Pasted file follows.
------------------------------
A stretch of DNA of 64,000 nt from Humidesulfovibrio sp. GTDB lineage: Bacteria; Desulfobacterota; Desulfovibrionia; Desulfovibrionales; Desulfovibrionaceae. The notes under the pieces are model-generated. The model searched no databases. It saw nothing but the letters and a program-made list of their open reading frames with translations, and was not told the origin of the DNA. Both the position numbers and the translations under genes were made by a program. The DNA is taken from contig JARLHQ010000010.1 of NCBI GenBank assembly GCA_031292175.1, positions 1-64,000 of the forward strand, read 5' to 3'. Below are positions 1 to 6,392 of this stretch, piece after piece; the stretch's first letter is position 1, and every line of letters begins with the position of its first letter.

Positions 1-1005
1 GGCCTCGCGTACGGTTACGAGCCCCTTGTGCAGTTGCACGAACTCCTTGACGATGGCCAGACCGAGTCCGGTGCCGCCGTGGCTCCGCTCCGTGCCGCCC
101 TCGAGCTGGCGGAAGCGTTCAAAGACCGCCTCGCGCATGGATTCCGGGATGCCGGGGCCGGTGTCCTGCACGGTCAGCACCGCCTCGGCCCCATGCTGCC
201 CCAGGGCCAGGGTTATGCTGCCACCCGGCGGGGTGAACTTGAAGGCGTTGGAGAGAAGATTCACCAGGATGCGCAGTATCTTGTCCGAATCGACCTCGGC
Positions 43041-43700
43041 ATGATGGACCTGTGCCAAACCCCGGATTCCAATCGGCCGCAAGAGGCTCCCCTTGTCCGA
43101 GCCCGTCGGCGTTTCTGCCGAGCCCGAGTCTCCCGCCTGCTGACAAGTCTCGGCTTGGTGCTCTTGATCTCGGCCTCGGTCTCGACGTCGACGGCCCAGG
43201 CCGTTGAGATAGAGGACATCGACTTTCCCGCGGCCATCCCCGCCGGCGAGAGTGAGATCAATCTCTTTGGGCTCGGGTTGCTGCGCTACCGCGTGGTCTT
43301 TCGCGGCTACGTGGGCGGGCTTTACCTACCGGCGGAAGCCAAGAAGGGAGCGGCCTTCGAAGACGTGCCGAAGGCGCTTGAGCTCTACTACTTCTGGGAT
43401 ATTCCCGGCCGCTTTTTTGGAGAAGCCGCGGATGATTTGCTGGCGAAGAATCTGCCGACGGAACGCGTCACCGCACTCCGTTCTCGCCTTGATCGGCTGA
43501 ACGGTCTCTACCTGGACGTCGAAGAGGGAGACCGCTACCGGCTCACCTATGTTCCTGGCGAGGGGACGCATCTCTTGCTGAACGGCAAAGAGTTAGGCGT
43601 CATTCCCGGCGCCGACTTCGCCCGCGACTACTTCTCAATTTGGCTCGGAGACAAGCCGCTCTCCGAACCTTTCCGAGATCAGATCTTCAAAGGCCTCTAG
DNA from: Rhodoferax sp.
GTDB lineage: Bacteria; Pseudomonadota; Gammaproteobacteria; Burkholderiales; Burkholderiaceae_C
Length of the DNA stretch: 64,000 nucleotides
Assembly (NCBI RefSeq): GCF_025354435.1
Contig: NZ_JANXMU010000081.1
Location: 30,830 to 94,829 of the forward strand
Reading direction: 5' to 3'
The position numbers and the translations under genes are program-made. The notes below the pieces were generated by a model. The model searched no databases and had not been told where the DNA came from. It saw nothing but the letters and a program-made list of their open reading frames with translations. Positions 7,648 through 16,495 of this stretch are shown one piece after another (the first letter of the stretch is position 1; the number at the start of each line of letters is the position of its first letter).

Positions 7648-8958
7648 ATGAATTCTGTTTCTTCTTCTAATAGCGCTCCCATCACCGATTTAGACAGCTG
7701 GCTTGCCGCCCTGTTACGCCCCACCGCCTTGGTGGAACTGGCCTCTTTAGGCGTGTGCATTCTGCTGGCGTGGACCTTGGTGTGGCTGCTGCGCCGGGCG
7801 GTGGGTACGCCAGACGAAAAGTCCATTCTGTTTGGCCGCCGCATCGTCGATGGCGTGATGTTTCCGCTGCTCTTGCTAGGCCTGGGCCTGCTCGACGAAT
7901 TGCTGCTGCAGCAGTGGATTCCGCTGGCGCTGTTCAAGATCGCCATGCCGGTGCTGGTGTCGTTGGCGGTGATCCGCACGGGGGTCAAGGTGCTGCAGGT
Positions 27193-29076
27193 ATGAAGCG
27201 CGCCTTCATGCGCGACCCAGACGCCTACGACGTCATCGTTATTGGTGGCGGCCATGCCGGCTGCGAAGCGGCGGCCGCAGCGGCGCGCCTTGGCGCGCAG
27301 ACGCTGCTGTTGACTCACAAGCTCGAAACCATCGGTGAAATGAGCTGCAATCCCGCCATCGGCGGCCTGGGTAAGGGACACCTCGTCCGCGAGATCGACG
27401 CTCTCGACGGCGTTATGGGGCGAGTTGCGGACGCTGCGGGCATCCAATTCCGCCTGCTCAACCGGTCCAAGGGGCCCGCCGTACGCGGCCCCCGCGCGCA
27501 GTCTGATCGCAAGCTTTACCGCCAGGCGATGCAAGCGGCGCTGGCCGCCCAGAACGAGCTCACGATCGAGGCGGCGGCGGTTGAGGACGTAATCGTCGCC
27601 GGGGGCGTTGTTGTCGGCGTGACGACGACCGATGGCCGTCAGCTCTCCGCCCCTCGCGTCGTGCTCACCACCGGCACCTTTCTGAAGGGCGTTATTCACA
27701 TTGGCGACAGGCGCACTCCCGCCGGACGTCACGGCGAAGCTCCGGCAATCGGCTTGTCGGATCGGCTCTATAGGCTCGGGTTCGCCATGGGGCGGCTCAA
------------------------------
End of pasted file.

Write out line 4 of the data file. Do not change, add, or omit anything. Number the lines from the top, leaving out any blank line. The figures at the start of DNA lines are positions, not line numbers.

101 TCGAGCTGGCGGAAGCGTTCAAAGACCGCCTCGCGCATGGATTCCGGGATGCCGGGGCCGGTGTCCTGCACGGTCAGCACCGCCTCGGCCCCATGCTGCC